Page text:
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Q&A with presenter Shaista Aziz

Tell us a bit about yourself?
I'm a British, Pakistani, Muslim, European woman, a journalist, a storyteller and I dabble in stand-up comedy. I'm a professional nomad! I've spent more than ten years working across the Middle East including Palestine, Lebanon, Iraq and Syria, Yemen with a number of international aid organisation gathering stories. I've had the absolute privilege and honour to meet incredible people and tell their stories. It’s something I never take for granted.

I am a storyteller; I wanted to hear people's stories.
Shaista Aziz


Where were you when the attacks in France took place?
I mostly live and work in Pakistan these days. I was in the capital Islamabad, in my office when I heard about the attacks in Paris. I walked into the office and my colleague had the TV on, there was grainy footage taken from the rooftop of the building that housed the Charlie Hebdo magazine. At first I didn't understand what was going on - it took a while for the horror to sink in.


What was the reaction there?
Horror and dismay were the immediate reactions from the people around me and from the mainstream media in the country. In Pakistan, people live under the shadow of terrorism every day; we sadly know only too well what it means to be the victim of a terrorist attack. Our journalists are attacked for doing their jobs and face extremists threats on a regular basis. Blasphemy is a big issue in Pakistan; many people have lost their lives to extremists. The extremists have hijacked the discourse and space for debate - there is little middle ground for the rest of us - yet despite this we carry on.

Why did you want to make this documentary?
I was approached by the BBC whilst I was working in Pakistan's tribal belt interviewing people who had been forced to flee their homes due to the Pakistan Taliban attacking their villages and homes, and the subsequent army operations to remove terrorists. Most of the people I met were women and children, forced to live in tents with little protection against the bitter winter, the children didn't even have shoes.
I was intrigued by the concept of the film; I wanted to find out more about the situation in France and the impact it has had on French Muslims. I wanted to make a film that tackled some of the big questions that we are being faced with every day, a film that looks at race, identity and what it means to be a Muslim. I am a storyteller; I wanted to hear people's stories.

You have worked in stand up. What do you think are the limits of humour?
Yes, I dabble in stand-up comedy and I'm writing a sitcom and new comedy material reflecting my experiences of travelling the word as a visible Muslim woman who usually ends up in the middle of most things. For me, humour is a very important part of my life, I have always used humour to process the things I've seen and heard and to do my job, I need a good sense of humour. For me freedom of speech is important — but nothing is absolute including freedom of speech — it carries a responsibility. We are all responsible for our words and actions.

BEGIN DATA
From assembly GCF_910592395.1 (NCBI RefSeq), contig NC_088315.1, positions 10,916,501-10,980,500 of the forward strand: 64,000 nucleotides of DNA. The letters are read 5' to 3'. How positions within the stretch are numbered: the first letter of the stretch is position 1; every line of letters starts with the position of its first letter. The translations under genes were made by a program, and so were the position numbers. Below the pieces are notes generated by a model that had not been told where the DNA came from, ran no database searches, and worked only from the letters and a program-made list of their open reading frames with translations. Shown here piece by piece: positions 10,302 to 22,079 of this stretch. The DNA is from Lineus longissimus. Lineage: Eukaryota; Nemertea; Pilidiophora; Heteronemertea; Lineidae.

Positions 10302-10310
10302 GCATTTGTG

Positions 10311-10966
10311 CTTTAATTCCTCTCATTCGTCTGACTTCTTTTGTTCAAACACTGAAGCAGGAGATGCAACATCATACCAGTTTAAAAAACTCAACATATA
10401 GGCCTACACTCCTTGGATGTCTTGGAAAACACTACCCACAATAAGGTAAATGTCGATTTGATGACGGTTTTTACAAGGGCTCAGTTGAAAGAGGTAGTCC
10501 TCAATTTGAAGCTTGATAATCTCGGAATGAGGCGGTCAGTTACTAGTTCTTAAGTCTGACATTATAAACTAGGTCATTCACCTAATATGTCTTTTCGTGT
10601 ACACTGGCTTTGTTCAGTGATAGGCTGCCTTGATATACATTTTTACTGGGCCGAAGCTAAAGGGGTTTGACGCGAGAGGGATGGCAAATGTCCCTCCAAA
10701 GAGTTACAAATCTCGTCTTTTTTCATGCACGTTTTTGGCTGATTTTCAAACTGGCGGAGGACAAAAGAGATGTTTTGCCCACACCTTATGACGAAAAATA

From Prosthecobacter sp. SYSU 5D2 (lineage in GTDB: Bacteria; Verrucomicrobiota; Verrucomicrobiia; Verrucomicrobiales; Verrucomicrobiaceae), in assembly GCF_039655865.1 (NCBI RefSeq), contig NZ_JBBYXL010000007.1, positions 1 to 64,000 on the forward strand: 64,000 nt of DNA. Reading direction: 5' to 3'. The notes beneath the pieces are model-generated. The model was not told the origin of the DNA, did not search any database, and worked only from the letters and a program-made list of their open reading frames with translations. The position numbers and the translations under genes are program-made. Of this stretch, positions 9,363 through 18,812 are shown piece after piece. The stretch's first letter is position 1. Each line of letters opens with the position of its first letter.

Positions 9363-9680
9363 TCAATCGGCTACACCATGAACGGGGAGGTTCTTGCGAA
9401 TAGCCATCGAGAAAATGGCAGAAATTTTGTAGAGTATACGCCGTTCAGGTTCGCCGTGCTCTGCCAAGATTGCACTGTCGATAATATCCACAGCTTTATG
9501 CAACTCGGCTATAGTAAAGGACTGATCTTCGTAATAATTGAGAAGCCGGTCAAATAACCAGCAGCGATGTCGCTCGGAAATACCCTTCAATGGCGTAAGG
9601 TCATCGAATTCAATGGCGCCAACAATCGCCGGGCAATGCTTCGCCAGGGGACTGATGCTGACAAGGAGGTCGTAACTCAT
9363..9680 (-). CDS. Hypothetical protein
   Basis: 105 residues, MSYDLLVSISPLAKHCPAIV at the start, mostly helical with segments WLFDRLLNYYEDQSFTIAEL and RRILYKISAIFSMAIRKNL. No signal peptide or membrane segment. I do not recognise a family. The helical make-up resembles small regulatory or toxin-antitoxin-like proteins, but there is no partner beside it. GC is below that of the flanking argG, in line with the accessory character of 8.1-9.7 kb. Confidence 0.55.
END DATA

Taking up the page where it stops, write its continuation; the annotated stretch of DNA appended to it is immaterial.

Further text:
Humour should be funny - it’s that simple but what one person finds funny, someone else may not find funny. We are living in a dangerous time where people are more polarised than ever before. I think humour and laughter brings people together. It's certainly a powerful thing.


What was the most surprising thing you learnt during the making of this film?
The hurt and anger people feel, their sense of being stigmatised and the discrimination they feel is very deep and painful for them. I felt it in the voices of the people I interviewed and sadness from many interviewees.
I also found it surprising how popular the far right are becoming amongst young people, people under the age of 35.
The world is changing at a rapid pace; some people are finding it hard to accept this. We can be more than one thing at one time. I am British, I am European, I am a Muslim, I am Pakistani and I am a woman; these are just some of my identities.


Who was the most memorable person you met?
I had the absolute privilege of meeting some wonderful people and characters - they all stood out for different reasons, I met some very strong young women trying to make sense of some very big issues - I guess they stick in my mind the most.

What were the biggest challenges making this film?
The subject matter! It's not an easy issue to tackle.....And it was very, very intense! Hearing stories that make your head and mind boggle day in day out for four weeks is exhausting! We worked very long hours on this film and it wasn't always possible to find light moments - so when we found those moments - we grabbed them with both hands and latched on to them. It was a gruelling process making this film, but it was a huge privilege to be asked to work with a great team of professionals and to be trusted with people's stories, it's a big thing.


How did you feel about the images of the prophet Mohammed?
I don't like the cartoons, for me, as a Muslim. They're provocative and offensive. There is context behind everything and these cartoons have a context. I do not believe anyone has the right to kill anyone or take anyone’s life, and the fact people were killed in the name of my faith, Islam, there are no words for me to adequately describe how it makes me feel. I am beyond disgusted and outraged at the killings. Standing outside the Charlie Hebdo office and the spot where the police officer Ahmed was killed was very moving and very disturbing.